The New York Times, the Washington Post and law professor Jonathan Turley are suffering a severe case of nerves about Attorney General Gonzales's statement that the law may require prosecution of reporters who publish government secrets. Today's WaPo editorial refers, again, to the wrong part of the law in the growing hysteria about the libs idea that the Bush administration is trying to violate the First Amendment and do something the law has never allowed. (Hat tip to the PowerLine guys for a reminder on what's really the law).
The law that governs the James Risen - NSA terrorist surveillance leak situation is 18
(a) Whoever knowingly and willfully communicates, furnishes,
transmits, or otherwise makes available to an unauthorized person,
or publishes, or uses in any manner prejudicial to the safety or
interest of the
government to the detriment of the
(1) concerning the nature, preparation, or use of any code,
cipher, or cryptographic system of the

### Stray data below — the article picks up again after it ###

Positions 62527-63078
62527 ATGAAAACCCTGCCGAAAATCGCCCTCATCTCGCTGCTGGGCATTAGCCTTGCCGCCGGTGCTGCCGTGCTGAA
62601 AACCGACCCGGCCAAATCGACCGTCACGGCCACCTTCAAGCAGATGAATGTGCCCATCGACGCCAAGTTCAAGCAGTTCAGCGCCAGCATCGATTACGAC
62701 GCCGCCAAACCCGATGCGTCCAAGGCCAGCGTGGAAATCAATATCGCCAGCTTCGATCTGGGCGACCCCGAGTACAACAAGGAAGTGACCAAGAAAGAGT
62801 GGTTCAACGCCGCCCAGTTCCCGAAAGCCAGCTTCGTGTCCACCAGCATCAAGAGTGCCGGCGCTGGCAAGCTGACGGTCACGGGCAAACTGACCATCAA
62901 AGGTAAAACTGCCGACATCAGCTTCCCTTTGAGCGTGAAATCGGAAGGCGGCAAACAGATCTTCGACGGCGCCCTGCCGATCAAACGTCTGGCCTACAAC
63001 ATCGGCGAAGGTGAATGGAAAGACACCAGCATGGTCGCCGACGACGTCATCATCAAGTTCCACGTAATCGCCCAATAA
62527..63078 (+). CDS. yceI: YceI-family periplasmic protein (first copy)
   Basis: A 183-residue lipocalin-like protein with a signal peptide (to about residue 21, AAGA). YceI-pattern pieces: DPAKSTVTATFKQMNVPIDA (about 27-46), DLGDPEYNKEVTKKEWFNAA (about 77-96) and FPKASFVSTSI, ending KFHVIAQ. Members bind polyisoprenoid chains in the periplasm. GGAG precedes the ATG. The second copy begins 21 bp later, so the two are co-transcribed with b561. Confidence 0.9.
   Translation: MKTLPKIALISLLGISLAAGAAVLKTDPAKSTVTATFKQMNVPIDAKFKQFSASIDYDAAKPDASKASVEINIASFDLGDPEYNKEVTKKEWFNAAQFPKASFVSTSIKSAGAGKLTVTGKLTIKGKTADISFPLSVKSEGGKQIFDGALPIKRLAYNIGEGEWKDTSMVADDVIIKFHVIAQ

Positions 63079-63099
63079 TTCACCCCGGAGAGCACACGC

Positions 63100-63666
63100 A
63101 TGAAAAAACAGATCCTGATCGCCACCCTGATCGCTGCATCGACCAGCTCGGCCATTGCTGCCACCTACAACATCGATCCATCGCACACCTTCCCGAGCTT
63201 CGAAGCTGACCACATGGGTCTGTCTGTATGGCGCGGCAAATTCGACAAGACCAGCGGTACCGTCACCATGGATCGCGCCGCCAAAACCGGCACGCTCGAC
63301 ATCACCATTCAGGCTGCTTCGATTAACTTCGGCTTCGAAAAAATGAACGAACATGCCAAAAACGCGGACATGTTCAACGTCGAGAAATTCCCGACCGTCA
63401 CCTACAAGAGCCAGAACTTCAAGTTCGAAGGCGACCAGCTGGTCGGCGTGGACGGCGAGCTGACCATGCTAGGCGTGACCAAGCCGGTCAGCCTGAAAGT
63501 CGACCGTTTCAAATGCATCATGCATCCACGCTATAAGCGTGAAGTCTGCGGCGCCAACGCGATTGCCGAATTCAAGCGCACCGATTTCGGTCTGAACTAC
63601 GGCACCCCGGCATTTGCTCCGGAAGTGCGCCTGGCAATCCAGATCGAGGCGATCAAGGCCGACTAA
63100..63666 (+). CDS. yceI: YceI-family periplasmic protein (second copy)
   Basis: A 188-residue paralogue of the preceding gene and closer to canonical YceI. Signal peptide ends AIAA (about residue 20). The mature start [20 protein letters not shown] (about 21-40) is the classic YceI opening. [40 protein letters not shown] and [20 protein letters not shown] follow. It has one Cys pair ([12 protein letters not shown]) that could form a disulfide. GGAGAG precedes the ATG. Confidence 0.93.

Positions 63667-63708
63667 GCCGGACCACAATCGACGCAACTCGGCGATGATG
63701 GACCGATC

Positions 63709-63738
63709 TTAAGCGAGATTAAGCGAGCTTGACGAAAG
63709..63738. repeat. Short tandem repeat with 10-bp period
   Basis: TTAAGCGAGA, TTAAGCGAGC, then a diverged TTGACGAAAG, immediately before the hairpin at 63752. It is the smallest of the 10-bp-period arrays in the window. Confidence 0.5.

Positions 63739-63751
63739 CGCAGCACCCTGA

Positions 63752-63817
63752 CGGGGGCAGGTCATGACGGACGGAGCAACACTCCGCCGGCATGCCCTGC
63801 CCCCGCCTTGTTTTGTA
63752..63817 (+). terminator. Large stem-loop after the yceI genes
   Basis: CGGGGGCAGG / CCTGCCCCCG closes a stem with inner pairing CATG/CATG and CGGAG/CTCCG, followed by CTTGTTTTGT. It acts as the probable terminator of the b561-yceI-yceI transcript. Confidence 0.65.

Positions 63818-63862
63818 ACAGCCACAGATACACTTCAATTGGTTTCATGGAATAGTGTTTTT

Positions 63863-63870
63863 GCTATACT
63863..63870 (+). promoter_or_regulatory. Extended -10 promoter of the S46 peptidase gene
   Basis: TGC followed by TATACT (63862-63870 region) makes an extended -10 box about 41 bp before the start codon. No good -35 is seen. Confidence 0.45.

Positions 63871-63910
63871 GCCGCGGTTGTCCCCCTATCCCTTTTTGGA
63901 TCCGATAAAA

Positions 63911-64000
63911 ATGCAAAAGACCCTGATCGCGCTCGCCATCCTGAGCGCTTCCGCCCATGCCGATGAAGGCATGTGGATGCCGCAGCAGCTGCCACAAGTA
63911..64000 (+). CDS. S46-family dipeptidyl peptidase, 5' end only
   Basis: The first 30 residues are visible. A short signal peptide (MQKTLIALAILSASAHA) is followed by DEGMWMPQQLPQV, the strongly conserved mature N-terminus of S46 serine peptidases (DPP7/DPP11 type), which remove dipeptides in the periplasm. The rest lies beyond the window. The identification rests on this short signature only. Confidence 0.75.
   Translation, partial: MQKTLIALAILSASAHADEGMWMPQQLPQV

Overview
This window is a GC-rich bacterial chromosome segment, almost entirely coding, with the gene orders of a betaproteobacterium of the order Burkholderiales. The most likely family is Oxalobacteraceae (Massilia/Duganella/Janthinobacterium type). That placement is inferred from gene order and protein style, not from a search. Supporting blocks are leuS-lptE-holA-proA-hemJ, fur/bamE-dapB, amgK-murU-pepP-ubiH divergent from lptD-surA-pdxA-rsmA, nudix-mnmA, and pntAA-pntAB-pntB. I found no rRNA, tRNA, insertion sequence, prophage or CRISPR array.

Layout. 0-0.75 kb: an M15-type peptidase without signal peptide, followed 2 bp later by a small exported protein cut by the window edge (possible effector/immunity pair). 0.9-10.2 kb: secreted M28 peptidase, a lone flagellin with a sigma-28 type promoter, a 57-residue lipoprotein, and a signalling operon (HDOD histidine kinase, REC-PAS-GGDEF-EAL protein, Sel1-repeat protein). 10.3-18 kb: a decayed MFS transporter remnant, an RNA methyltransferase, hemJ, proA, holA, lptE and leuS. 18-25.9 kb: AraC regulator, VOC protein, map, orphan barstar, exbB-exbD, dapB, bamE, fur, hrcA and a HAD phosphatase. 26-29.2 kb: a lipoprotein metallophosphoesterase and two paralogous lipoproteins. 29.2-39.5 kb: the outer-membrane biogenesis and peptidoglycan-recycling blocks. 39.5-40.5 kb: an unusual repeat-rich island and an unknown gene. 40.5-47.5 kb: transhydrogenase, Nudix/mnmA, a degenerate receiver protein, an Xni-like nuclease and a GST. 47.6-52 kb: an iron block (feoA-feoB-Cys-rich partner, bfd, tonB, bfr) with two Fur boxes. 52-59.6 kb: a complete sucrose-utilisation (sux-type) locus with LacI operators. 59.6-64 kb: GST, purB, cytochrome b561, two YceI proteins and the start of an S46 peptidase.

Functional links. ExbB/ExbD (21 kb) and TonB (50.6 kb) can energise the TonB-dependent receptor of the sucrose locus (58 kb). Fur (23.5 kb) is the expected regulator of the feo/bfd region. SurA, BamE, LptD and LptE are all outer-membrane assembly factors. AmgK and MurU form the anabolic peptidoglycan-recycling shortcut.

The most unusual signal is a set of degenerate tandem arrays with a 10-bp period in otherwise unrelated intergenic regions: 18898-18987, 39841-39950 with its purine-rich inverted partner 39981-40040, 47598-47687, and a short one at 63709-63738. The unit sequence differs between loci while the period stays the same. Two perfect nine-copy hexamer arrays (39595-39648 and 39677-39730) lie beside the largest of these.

foreign government; or
(2) concerning the design, construction, use, maintenance, or
repair of any device, apparatus, or appliance used or prepared or
planned for use by the
for cryptographic or communication intelligence purposes; or
(3) concerning the communication intelligence activities of the
(4) obtained by the processes of communication intelligence
from the communications of any foreign government, knowing the
same to have been obtained by such processes -
Shall be fined under this title or imprisoned not more than ten
years, or both.
So if a reporter receives, like Risen did, top-secret information about the creation, use and probable success of a system like the NSA one and writes a story about it that reveals the system to the detriment of the
A man of faith in a godless age is hitting Americans where it hurts.
Mr. and Mrs. American Spectator Reader, let P.J. O’Rourke talk sense to your kids.
In Britain, defending your property can get you life.
It won’t take long for conservatives to scratch this presidential wannabe off their 2008 scorecard.
Was the President done in by the economy, or by the politics of the economy?